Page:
Long after his favorite team had disposed of Washington in Super Bowl XVIII, Jack Squirek (pronounced SKWY-rik), the father of the Los Angeles linebacker of the same name, stood outside Tampa Stadium looking like a typical Raider follower. He wore a black and silver Raider cap, and a long, white, homemade banner was wrapped around his shoulders. Though the evening air was chilly, Squirek wore no jacket, just a T shirt, and he allowed that he was a little overheated. He had that half-wild Raider look in his eye.
"I'll show you the banner," he said, unraveling it. "See, here's my son's name and number. And here's Lyle Alzado's name. We put Lyle on the banner because he's from the Cleveland area, too."
Just then, the younger Jack Squirek, No. 58 in your program and on the family banner, strolled through the players' gate to the largest ovation he has received in his two seasons as a Raider. He was dressed conservatively; even his Western-style boots were a subdued black. His high-cheekboned, all-American face was flushed with excitement and embarrassment as Squireks of all ages threw their arms around him. He looked at his father and smiled shyly. Young Jack's not the kind of guy to have a banner wrapped around his shoulders.
"You know how some guys act in high school after they catch a pass?" said the elder Squirek, a maintenance worker for the Ford Motor Company in Cleveland. "They lift their hands up so everybody can see what they did? Well, even back then, Jack was never like that. After he caught a pass [he was a tight end at Cuyahoga Heights High], he'd just kind of put his head down like he was embarrassed about it."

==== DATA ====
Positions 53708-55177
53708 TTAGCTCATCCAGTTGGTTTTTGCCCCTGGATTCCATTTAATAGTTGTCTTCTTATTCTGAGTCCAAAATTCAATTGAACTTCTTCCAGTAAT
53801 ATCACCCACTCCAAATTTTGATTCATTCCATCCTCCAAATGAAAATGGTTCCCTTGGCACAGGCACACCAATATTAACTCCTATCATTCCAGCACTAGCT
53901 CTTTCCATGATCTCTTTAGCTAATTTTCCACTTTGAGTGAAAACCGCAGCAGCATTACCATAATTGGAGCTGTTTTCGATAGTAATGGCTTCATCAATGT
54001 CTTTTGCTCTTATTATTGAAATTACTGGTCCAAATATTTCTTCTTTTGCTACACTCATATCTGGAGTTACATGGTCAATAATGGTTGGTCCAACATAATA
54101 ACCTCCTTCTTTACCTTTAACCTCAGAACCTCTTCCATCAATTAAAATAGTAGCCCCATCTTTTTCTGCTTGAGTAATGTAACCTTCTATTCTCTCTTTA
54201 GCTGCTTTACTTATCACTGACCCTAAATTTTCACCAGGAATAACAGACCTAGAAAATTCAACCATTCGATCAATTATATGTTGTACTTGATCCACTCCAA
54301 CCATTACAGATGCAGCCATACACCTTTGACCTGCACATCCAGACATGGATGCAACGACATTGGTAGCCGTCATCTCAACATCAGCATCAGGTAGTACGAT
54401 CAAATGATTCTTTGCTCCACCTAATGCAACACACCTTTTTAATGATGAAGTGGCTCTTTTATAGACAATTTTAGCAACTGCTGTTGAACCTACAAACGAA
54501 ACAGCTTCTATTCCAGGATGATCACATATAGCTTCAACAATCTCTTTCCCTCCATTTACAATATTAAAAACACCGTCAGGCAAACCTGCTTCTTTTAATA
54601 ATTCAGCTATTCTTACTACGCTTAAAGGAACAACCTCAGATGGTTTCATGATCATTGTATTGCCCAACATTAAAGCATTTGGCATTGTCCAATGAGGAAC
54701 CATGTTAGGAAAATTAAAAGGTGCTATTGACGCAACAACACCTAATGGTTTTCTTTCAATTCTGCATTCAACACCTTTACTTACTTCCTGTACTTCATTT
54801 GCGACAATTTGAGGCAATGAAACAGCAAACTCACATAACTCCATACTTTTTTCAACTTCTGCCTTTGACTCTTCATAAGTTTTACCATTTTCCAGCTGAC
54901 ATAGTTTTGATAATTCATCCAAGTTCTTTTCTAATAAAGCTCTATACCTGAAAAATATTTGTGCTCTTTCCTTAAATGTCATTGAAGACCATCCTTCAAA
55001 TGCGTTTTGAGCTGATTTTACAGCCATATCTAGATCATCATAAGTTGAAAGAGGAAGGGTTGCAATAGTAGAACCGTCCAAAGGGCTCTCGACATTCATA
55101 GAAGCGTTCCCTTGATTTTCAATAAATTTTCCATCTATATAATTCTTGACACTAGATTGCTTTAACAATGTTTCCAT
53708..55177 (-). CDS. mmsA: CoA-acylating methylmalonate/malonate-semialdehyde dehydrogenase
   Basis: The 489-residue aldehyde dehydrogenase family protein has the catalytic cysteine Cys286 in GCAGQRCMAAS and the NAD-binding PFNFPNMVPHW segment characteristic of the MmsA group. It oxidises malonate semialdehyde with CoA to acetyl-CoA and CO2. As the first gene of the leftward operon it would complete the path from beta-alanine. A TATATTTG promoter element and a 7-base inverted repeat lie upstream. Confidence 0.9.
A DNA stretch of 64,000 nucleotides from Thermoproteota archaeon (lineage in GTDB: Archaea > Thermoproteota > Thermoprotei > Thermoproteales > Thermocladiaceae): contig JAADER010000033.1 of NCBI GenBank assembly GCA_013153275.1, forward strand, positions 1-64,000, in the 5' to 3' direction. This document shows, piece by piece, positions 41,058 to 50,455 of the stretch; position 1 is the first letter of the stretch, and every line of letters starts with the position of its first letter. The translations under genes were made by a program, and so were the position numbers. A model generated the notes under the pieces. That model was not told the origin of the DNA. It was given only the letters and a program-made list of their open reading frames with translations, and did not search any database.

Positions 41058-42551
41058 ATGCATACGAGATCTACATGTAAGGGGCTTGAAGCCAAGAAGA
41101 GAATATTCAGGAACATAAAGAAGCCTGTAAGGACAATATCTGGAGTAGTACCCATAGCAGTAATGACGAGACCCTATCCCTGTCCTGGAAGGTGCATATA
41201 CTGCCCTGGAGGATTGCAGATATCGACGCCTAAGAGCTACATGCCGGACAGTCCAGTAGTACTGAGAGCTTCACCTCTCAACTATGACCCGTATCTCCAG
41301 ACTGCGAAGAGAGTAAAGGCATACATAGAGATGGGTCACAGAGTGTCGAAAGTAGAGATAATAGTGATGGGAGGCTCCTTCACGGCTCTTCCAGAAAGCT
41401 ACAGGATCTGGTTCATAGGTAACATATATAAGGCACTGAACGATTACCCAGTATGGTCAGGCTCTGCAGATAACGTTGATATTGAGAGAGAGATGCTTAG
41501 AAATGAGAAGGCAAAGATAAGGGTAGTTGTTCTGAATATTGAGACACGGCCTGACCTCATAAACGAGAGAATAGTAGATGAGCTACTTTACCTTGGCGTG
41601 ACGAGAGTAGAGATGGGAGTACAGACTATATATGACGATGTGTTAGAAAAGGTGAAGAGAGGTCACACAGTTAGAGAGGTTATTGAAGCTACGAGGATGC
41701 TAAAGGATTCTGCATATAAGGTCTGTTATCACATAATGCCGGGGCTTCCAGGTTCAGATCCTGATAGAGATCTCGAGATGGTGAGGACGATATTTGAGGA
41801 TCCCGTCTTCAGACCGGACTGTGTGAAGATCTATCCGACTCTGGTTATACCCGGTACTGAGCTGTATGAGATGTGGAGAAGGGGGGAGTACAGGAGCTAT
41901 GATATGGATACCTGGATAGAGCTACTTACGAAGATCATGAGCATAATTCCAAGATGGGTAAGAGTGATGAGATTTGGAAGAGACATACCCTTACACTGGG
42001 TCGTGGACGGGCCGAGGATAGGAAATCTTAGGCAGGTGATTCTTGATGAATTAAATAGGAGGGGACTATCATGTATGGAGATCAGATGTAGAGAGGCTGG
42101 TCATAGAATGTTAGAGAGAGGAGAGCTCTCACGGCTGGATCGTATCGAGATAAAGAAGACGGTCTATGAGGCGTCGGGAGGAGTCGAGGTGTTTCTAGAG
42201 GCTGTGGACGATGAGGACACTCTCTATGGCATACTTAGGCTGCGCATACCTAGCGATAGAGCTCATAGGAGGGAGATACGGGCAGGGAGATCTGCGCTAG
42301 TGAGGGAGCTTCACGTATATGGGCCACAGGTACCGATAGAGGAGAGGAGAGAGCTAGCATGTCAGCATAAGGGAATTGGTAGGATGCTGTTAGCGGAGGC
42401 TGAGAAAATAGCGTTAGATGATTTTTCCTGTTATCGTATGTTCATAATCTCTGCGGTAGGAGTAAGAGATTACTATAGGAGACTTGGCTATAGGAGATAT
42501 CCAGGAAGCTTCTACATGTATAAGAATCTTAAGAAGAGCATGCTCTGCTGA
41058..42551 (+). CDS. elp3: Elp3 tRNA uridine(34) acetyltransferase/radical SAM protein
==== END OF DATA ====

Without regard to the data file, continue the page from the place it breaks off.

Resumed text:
Squirek had a lot to be red-faced about Sunday. Seconds before halftime, Raider linebacker coach Charlie Sumner reached deep into his defensive grab bag and plucked out Squirek, a pass-defense specialist. Squirek promptly intercepted an ill-advised Joe Theismann screen pass and trotted in five yards for the touchdown that was L.A.'s most telling blow of the game.
A 1982 second-round pick out of Illinois, Squirek joined the Raiders just as Matt Millen was emerging as one of the NFL's best inside linebackers. Squirek is quicker and faster than Millen and thus more useful in prevent situations, but he isn't about to move Millen out of the starting lineup. Nor out of the headlines. Millen is a reporter's delight, a guy who's quick with one-liners and defensive gobbledygook, while Squirek is quiet and tentative in public, and not at all analytical in his approach to the game. "Tell you the truth, I never really look at our formations that closely," he admits. While Millen held court daily with reporters during Super Bowl week, Squirek sat quietly by, observing the goings-on. "I was interviewed about four times," he said. "It doesn't bother me, really it doesn't."
Even after scoring the TD, his first ever as a pro or collegian, Squirek was subdued, forcibly. "I must've had 2,000 pounds [of teammates] jump on top of me," he said. "I never got a chance to spike."
Then he heard his name over the P.A. system. "It sounded to me like they said 'squirrel,' " he said. Later, in the commotion of the victory celebration, he would misplace the football he'd carried over the goal line. But for one shining moment Sunday afternoon, Squirek had something more important. "Timing, Jack," said Millen. "You really had timing."
Squirek stole the football on the field, but lost it off it.